The New York State Senate today passed legislation that would make it a crime for school employees to engage in sexual activity with students, including those who are older than New York’s legal age of consent. The bill (S.6714), sponsored by Senator Betty Little (R-C-I, Queensbury), addresses inappropriate student-school employee relationships by criminalizing sexual conduct between school employees and full-time students of elementary and secondary schools.
“We have laws prohibiting sexual relationships between doctors and patients and harassment laws to ensure that workers are not subject to sexual advances from their bosses,” said Senator Betty Little. “Although a student may be old enough to consent to sex with a school employee, it doesn’t make it right. Students ought to have the same level of protection of other categories of people to ensure they aren’t manipulated by those in positions of power and trust.”
“For the mental and physical well-being of our children, teachers and others in positions of power at our schools should not be allowed to abuse the trust placed in them by having sexual relationships with students,” Senate Majority Leader Dean G. Skelos said. “This bill is especially helpful in protecting teens, regardless of their age, by making it illegal for those working in our schools to use their position as a way to manipulate students into engaging in sexual activities.”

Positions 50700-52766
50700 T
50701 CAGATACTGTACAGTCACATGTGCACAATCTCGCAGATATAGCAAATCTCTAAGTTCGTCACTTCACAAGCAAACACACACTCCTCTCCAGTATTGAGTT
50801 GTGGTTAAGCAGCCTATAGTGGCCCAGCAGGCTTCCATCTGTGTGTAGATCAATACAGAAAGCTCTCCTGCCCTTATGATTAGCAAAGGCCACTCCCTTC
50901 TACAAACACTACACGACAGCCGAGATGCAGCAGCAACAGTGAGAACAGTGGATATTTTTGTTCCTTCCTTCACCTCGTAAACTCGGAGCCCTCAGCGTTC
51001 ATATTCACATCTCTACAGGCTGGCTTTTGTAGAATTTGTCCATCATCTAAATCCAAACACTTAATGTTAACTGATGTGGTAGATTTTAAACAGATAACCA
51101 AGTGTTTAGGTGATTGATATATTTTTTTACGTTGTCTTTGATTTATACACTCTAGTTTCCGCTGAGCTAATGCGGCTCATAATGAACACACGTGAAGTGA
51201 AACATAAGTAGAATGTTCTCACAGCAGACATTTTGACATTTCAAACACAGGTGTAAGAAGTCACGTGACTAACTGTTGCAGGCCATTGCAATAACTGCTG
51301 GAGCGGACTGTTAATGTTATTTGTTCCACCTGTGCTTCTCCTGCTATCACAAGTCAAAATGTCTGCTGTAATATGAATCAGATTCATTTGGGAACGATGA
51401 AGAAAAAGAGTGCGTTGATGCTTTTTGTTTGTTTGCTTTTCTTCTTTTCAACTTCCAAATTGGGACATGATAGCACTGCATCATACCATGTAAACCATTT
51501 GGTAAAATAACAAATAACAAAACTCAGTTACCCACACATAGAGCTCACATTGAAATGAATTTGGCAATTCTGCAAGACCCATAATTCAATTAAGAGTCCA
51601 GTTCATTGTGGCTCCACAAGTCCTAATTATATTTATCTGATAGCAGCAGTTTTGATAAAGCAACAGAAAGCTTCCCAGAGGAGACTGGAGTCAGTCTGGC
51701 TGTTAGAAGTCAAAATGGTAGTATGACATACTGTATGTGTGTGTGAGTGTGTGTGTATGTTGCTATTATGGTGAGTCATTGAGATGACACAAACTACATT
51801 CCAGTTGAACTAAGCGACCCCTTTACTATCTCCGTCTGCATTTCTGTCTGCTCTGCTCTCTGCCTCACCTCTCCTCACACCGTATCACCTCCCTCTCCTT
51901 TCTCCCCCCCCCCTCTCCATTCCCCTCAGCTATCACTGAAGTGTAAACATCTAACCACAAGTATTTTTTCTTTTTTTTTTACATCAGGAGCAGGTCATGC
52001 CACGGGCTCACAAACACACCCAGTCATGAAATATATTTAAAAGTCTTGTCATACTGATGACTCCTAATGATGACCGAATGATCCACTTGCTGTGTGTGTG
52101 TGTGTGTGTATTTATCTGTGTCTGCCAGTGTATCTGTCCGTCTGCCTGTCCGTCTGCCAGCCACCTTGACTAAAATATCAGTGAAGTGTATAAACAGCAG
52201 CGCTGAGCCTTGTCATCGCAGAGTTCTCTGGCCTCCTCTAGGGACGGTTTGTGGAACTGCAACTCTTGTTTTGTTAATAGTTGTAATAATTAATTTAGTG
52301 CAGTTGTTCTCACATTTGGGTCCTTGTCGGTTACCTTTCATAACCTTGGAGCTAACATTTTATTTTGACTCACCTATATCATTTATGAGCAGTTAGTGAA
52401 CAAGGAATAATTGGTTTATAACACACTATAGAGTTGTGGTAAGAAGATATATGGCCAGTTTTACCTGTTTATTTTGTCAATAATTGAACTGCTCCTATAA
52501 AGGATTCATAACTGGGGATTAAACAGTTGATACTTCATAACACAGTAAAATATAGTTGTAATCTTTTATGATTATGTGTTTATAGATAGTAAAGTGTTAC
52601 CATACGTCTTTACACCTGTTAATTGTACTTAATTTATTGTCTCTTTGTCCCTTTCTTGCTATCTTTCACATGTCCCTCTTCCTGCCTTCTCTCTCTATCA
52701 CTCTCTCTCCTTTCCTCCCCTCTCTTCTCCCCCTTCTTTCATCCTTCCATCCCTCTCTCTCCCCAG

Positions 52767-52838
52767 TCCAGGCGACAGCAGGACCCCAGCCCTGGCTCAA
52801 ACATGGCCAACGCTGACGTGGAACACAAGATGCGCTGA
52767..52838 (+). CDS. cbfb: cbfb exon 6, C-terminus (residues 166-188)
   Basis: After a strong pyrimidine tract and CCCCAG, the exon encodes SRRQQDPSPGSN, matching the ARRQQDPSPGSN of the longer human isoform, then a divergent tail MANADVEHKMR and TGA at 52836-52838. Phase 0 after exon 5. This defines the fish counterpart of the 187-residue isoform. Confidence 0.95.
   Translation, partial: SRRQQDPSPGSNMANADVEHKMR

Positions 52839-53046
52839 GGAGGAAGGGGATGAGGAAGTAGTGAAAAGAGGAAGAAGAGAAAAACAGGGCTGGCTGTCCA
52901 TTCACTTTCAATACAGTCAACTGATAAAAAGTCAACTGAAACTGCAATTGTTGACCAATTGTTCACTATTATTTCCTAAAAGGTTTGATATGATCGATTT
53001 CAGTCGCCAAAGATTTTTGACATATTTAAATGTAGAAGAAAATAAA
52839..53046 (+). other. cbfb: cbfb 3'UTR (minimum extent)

New York’s legal age of consent is 17. By taking a child’s school status into consideration, this bill would remove an elementary or secondary school student’s ability to consent and prohibit sexual conduct between a school employee and a student. Violations would be a class E felony and carry a sentence of up to 4 years in prison.
This bill also addresses any possible adult that is in a position of trust in a school by defining school employees as anyone receiving compensation from a school district where services performed involved district student contact, as well as any person, other than an employee, who provides services to a school or school district which involve direct student contact.
Twenty other states have recognized the seriousness of the issue and criminalize this conduct under their current statutes.
The bill will be sent to the Assembly, where it is being sponsored by Assemblywoman Aileen Gunther.